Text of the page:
There is nothing as hard as a woman trying to control her sexual desires. Bottling up sexual hunger can make one explode with passion with anyone, anywhere, anytime.
I moved to a new neighborhood and had challenges settling in. I couldn’t trace the spot where we deposit the garbage bag nor did I know the care taker’s office. I could not fix a bulb, nor could I get right opening the window stains. But Sam happened. He lived a few blocks away but somehow had spotted a new woman in the hood. I was from buying a broom and many other things. When moving houses, you can get so frustrated and throw away blankets, some utensils and basic things like brooms. So I had thrown away mine. He kulad kwa macho and from the corner of my eye, I saw the havoc I had caused. Ehe! That is not offensive. Offense is where you pass by a man and he does not turn to check out the infrastructure behind you. But here, I wanted to start fresh. I did not want new fisis, new friends, new drama. I had been kicked out by some angry women in my former place. They said I was seducing their husbands with my tiny clothes that barely covered anything. One Mama Atis had banged my door and caused a scene. Soon, many other women came and accused me of making advances at their men. Ok, I know you won’t believe my side of my story, but I really just liked one houseboy. He was luhya, built and veins would be seen on his arms. I think his madam also liked his arms. So she fabricated stories and said I wanted her husband.
Sam was wearing short and a stripped long sleeved shirt. He asked if he should help me carry it. Actually, demanded to carry. My hands were tired anyway. I obliged. His arms… I could see veins. His legs like stallion. We can only imagine how his thighs were. Firm and athletic. He spoke a lot of swangish. He told me he lived a few blocks away. He told me where garbage bags are deposited and mentioned water rationing on some days, about monthly meetings and insinuated that it can get risky after 11pm. In my moment of orientation, he took advantage and reached my house. He dumped the baggage on the table and begged to leave. He told me he was Sam. Sam who? I asked. This tribalism needs to end.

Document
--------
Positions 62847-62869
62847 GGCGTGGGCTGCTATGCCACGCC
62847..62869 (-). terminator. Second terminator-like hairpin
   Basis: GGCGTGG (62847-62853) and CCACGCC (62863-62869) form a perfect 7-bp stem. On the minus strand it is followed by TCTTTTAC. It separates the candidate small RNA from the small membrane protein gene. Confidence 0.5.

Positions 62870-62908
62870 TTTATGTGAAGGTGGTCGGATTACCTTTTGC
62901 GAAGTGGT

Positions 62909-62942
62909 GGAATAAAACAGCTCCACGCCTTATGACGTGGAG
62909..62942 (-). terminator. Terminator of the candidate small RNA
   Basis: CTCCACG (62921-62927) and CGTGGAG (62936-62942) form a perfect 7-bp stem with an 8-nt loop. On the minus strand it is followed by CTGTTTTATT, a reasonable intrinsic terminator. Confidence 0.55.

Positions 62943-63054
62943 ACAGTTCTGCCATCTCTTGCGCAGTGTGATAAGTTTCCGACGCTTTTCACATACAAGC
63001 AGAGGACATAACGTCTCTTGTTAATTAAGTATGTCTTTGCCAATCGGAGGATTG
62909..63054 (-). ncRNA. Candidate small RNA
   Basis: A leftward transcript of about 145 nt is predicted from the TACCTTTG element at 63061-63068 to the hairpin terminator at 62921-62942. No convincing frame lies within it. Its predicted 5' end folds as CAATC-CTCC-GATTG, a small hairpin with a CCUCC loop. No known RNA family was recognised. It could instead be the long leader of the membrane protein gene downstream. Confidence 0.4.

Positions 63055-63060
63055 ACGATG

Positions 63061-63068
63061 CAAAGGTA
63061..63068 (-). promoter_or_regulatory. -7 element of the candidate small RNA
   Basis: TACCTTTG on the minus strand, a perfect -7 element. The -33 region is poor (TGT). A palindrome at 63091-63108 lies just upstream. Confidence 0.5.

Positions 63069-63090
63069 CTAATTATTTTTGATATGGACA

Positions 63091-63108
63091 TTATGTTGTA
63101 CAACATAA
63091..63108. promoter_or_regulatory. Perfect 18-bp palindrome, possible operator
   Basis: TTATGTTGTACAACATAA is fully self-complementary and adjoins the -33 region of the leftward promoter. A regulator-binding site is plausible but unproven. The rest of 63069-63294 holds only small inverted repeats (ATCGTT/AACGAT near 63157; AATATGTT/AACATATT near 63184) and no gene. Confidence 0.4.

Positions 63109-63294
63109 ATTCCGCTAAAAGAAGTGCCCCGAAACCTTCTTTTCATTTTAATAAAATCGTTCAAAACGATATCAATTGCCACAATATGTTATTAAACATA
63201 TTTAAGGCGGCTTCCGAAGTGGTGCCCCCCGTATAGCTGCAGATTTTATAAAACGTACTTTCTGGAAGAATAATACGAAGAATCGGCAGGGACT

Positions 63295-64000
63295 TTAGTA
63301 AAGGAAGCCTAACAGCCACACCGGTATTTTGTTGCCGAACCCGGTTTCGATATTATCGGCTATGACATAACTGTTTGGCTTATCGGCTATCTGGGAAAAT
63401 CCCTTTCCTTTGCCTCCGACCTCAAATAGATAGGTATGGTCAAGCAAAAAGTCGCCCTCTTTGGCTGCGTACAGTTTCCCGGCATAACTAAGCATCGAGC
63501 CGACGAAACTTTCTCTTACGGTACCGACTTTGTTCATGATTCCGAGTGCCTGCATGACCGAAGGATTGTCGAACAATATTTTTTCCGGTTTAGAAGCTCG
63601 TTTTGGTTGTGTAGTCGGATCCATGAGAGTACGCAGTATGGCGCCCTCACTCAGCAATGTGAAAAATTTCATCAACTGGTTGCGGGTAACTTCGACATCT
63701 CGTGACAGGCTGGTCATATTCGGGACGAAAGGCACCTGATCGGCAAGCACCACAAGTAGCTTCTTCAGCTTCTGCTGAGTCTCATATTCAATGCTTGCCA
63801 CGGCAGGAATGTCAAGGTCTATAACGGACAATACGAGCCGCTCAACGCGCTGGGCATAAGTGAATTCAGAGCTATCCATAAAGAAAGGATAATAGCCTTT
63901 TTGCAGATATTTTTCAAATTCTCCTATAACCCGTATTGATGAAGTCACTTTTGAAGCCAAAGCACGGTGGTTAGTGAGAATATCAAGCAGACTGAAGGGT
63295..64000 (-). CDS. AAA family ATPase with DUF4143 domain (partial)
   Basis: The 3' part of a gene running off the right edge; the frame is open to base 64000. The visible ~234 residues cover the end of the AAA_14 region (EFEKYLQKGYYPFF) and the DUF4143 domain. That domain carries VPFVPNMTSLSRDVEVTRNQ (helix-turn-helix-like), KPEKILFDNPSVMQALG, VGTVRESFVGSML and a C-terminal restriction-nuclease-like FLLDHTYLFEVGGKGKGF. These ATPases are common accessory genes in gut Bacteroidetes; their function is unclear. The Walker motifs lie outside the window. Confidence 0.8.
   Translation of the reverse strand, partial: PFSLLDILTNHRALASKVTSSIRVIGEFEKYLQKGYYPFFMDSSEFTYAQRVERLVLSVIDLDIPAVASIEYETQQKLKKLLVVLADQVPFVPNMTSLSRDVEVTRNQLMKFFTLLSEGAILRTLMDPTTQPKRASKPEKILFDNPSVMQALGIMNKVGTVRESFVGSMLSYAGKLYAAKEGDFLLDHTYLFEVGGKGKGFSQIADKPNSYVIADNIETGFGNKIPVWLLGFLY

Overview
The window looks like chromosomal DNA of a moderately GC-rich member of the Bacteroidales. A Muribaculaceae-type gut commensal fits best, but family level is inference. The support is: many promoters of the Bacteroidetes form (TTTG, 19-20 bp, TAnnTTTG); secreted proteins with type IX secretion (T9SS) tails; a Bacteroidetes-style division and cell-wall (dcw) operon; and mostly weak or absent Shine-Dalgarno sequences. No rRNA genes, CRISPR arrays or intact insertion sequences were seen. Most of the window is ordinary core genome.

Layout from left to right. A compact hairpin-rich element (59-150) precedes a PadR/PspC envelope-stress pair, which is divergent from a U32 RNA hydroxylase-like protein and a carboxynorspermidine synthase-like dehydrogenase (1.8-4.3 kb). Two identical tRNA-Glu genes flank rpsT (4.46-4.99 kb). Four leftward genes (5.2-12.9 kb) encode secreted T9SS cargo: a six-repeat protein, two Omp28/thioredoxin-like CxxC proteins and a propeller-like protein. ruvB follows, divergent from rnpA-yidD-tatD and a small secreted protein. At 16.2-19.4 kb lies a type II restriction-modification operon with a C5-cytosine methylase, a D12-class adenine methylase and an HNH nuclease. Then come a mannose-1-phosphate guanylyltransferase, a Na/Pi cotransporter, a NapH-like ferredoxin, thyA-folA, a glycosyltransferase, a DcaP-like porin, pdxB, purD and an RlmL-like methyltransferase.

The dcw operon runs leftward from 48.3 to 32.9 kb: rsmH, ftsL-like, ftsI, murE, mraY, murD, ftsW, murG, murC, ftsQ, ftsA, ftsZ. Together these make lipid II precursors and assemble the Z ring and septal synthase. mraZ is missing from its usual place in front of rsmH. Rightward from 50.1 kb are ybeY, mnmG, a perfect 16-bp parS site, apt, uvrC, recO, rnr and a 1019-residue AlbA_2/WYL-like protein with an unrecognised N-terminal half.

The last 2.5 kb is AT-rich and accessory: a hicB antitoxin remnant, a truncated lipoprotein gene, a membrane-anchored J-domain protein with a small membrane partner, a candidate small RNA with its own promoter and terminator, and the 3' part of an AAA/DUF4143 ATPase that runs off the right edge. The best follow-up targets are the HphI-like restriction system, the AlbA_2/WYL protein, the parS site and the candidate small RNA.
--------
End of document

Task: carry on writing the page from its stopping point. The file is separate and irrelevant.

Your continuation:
On Saturday, I was wearing my shorts. That devil of shorts that had made those uncivilized former neighbors to accuse me of being seductive. I had tied a leso though. I don’t want trouble here. I just want to fit in and be a good girl. I don’t want fights and drama again. I met Sam near the gate, carrying a garbage bag. A huge one, almost bursting. Was that pampers? Is that an always wrapping? My eyes were suddenly doing an x-ray on that bag. He smiled and greeted me, asking if I had settled well, if I needed anything. I said I was fine. He looked finer today than a week ago. I noted with fear of a possible crush.
I went away full of questions. This Sam… is he a dad? If so, he is so sweet. Which husband helps in throwing garbage? Or is he just a baby daddy? Or was he just helping his neighbor in throwing away dirt? Anyway, I told myself, it is his business.
I went to work as usual, made no new friends in the hood, minded my own business and bought Sukuma and tomatoes like other normal Kenyans. Life went on unperturbed. I was a lone wolf here. One month lapsed peacefully. No drama except the usually exclamations from normal men around that hood about my ndumbus. I liked this place where I didn’t know who my neighbors were.
One evening as I came back from work, I saw Sam, again. He was vanishing in a corner. I was sure it was him. I shouted his name and he turned. He came smiling. His eyes radiated. His beard had become quite bushy. His arms, I tell you for the last time, had veins protruding more than ever. He was carrying groceries. This time, like any other African girl, fished for information.
“Your girlfriend should be getting those groceries” I said.
“I also think so. But saa wee hukam late…” he answered, confidence overflowing.
“Sasa wewe kama dame yangu you don’t usually come early so inabidi niku saidie”.